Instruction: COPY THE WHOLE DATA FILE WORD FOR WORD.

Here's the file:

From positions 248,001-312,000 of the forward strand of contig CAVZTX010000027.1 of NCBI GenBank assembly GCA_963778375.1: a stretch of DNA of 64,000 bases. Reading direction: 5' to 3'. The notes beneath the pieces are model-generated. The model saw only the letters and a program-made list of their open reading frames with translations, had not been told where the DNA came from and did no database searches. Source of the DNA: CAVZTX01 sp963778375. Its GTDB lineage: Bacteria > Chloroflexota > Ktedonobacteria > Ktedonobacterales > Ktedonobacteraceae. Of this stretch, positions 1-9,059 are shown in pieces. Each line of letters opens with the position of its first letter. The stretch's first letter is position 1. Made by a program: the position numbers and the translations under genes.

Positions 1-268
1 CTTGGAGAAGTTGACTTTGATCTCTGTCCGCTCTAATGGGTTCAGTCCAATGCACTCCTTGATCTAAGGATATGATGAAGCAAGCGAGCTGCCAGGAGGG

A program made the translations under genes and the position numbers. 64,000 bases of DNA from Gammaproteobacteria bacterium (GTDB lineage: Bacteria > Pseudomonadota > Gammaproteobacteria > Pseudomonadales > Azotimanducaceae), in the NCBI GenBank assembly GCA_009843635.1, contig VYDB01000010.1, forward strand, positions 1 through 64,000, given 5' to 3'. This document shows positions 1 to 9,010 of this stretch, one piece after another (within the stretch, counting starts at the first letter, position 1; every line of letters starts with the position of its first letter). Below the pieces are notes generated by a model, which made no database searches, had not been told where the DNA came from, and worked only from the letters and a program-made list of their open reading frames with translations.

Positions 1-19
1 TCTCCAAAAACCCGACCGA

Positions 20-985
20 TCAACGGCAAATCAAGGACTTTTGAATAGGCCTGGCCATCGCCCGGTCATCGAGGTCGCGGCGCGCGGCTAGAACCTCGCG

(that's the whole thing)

From positions 248,001-312,000 of the forward strand of contig CAVZTX010000027.1 of NCBI GenBank assembly GCA_963778375.1: a stretch of DNA of 64,000 bases. Reading direction: 5' to 3'. The notes beneath the pieces are model-generated. The model saw only the letters and a program-made list of their open reading frames with translations, had not been told where the DNA came from and did no database searches. Source of the DNA: CAVZTX01 sp963778375. Its GTDB lineage: Bacteria > Chloroflexota > Ktedonobacteria > Ktedonobacterales > Ktedonobacteraceae. Of this stretch, positions 1-9,059 are shown in pieces. Each line of letters opens with the position of its first letter. The stretch's first letter is position 1. Made by a program: the position numbers and the translations under genes.

Positions 1-268
1 CTTGGAGAAGTTGACTTTGATCTCTGTCCGCTCTAATGGGTTCAGTCCAATGCACTCCTTGATCTAAGGATATGATGAAGCAAGCGAGCTGCCAGGAGGG

A program made the translations under genes and the position numbers. 64,000 bases of DNA from Gammaproteobacteria bacterium (GTDB lineage: Bacteria > Pseudomonadota > Gammaproteobacteria > Pseudomonadales > Azotimanducaceae), in the NCBI GenBank assembly GCA_009843635.1, contig VYDB01000010.1, forward strand, positions 1 through 64,000, given 5' to 3'. This document shows positions 1 to 9,010 of this stretch, one piece after another (within the stretch, counting starts at the first letter, position 1; every line of letters starts with the position of its first letter). Below the pieces are notes generated by a model, which made no database searches, had not been told where the DNA came from, and worked only from the letters and a program-made list of their open reading frames with translations.

Positions 1-19
1 TCTCCAAAAACCCGACCGA

Positions 20-985
20 TCAACGGCAAATCAAGGACTTTTGAATAGGCCTGGCCATCGCCCGGTCATCGAGGTCGCGGCGCGCGGCTAGAACCTCGCG